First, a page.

Carita, Indonesia — A small Christmas service was held near a stretch of Indonesia’s tsunami-struck coastline on Tuesday, as panicked residents in one coastal town tried to flee after rumours spread that another deadly wave was about to smash into the coast.
It turned out to be a false alarm, but widespread fears about a repeat disaster — and warnings that clean water and medicine supplies were running low — rippled across the region as the death toll from Saturday’s volcano-triggered disaster topped 400.
Thousands more have been displaced, with many left homeless after houses were flattened by the killer wave.
“A lot of the children are sick with fevers, headaches and they haven’t had enough water,” said Rizal Alimin, a doctor working for NGO Aksi Cepat Tanggap, at a local school that was turned into a temporary shelter.
“We have less medicine than usual ... It’s not healthy here for evacuees.”
The powerful tsunami struck at night and without warning, sweeping over popular beaches on southern Sumatra and the western edge of Java and inundating tourist hotels and coastal settlements.
The latest death toll stood at 429, with 1,485 people injured and another 154 still missing.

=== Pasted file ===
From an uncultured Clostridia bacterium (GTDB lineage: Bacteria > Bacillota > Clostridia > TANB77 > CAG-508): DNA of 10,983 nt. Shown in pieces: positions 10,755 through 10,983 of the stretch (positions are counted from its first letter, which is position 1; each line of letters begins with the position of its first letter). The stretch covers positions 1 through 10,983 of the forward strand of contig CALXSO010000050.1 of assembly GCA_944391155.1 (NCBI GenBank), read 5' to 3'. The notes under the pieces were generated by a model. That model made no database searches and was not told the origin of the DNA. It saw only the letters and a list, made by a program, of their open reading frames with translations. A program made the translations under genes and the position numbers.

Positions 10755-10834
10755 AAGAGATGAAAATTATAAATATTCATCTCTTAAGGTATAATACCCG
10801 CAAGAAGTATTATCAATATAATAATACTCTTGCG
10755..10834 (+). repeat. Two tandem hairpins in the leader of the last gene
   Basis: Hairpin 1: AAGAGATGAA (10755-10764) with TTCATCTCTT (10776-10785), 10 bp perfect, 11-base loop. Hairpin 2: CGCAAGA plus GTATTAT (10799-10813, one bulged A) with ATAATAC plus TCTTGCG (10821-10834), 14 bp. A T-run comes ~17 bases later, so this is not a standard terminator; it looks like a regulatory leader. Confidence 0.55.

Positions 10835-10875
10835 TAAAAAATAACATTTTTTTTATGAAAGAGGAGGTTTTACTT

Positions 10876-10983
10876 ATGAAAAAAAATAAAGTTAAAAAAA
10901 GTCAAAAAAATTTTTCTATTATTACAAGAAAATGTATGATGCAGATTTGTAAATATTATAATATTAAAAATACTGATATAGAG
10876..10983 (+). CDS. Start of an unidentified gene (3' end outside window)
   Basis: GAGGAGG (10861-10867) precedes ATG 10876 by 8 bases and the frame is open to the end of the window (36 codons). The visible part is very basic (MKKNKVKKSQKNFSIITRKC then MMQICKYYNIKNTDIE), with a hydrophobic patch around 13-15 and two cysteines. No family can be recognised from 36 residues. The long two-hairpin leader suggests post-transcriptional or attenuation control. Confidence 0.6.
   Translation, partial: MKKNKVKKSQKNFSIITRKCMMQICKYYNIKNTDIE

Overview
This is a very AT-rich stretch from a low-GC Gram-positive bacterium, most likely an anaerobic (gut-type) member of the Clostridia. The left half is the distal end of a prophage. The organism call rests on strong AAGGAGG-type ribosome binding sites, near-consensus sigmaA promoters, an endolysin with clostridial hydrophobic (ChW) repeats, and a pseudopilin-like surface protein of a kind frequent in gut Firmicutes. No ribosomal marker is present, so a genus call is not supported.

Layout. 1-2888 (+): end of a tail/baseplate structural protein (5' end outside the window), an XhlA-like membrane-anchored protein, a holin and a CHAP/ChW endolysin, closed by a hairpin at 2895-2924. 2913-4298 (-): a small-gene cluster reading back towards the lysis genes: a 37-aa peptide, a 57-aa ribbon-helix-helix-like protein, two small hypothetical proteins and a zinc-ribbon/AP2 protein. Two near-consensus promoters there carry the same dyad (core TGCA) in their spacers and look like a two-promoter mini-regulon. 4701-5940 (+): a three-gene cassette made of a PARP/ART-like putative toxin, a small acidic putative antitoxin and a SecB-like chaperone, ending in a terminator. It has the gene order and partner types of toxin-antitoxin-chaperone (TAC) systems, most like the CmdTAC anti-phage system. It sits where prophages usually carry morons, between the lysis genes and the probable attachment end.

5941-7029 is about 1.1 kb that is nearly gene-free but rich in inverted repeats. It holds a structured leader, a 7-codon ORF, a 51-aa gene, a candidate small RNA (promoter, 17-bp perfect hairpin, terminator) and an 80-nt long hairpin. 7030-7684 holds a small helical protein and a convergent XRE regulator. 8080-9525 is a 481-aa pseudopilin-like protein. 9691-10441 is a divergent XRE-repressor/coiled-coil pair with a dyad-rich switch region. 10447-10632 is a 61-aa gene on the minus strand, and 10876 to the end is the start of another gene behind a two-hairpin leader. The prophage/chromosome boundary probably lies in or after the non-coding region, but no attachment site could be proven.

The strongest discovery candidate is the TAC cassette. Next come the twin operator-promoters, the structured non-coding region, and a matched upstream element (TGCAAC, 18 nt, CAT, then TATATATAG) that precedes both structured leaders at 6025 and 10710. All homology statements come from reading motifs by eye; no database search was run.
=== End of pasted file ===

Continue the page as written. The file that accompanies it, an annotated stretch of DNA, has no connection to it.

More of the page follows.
Indonesia is a Muslim majority nation but has a Christian minority, with services held on Tuesday to celebrate Christmas — and pray for those affected by the deadly tsunami.
Dozens attended a sombre service at the Rahmat Carita Pentecostal church near one of the worst-hit areas.
“This Christmas is different because we’re celebrating it during a disaster,” said congregant Eliza.
“For me, it’s a chance to contemplate.”
Experts have warned that more deadly waves could slam the stricken region now covered by mountains of overturned cars, boats, furniture and other debris.
Many evacuees are too afraid to go home.
“I’ve been here three days,” said Neng Sumarni, 40, who was sleeping with her three children and husband on the school’s floor with some three dozen others.
“I’m scared because my home is right near the beach.”
Authorities are using sniffer dogs to try to find any survivors and victims’ bodies, while they have turned to drones to survey the devastated coastlines.
Abu Salim, with volunteer disaster aid group Tagana, said aid workers were scrambling to stabilise the situation by setting up public kitchens and tents for shelter.
“[People] still don’t have access to running water,” he said.
“There are many evacuees who fled to higher ground and we still can’t reach them.”